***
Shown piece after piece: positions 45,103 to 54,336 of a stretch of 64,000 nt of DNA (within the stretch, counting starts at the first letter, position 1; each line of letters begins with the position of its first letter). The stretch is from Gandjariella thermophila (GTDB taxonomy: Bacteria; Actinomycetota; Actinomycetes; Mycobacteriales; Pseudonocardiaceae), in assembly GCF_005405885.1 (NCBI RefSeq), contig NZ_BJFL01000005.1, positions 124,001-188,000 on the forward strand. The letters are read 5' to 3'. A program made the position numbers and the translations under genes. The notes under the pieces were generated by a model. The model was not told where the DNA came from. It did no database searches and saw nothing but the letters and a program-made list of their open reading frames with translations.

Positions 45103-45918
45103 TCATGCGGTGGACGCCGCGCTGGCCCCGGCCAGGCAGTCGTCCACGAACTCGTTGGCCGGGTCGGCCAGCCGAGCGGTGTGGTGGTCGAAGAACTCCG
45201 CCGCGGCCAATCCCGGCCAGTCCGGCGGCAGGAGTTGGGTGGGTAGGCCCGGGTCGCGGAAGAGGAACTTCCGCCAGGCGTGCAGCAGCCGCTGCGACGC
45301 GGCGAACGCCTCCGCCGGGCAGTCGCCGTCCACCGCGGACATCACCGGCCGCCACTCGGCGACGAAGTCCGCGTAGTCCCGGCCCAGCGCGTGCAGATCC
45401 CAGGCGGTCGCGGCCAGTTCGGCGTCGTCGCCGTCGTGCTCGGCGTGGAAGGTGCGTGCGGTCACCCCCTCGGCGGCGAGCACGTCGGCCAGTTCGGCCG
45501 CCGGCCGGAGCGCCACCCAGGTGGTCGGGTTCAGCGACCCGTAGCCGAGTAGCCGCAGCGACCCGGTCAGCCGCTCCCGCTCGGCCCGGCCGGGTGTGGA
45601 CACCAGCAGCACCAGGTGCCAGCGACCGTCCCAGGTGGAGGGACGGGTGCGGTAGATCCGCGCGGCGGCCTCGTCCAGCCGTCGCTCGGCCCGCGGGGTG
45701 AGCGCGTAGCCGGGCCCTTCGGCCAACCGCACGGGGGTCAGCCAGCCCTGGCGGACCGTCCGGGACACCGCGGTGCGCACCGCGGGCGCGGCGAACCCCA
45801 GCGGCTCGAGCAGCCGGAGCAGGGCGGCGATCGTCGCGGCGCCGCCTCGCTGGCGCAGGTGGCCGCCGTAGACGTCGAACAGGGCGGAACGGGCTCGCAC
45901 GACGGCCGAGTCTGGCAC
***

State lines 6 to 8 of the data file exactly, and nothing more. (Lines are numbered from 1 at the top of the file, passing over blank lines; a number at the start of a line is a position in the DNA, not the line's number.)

45401 CAGGCGGTCGCGGCCAGTTCGGCGTCGTCGCCGTCGTGCTCGGCGTGGAAGGTGCGTGCGGTCACCCCCTCGGCGGCGAGCACGTCGGCCAGTTCGGCCG
45501 CCGGCCGGAGCGCCACCCAGGTGGTCGGGTTCAGCGACCCGTAGCCGAGTAGCCGCAGCGACCCGGTCAGCCGCTCCCGCTCGGCCCGGCCGGGTGTGGA
45601 CACCAGCAGCACCAGGTGCCAGCGACCGTCCCAGGTGGAGGGACGGGTGCGGTAGATCCGCGCGGCGGCCTCGTCCAGCCGTCGCTCGGCCCGCGGGGTG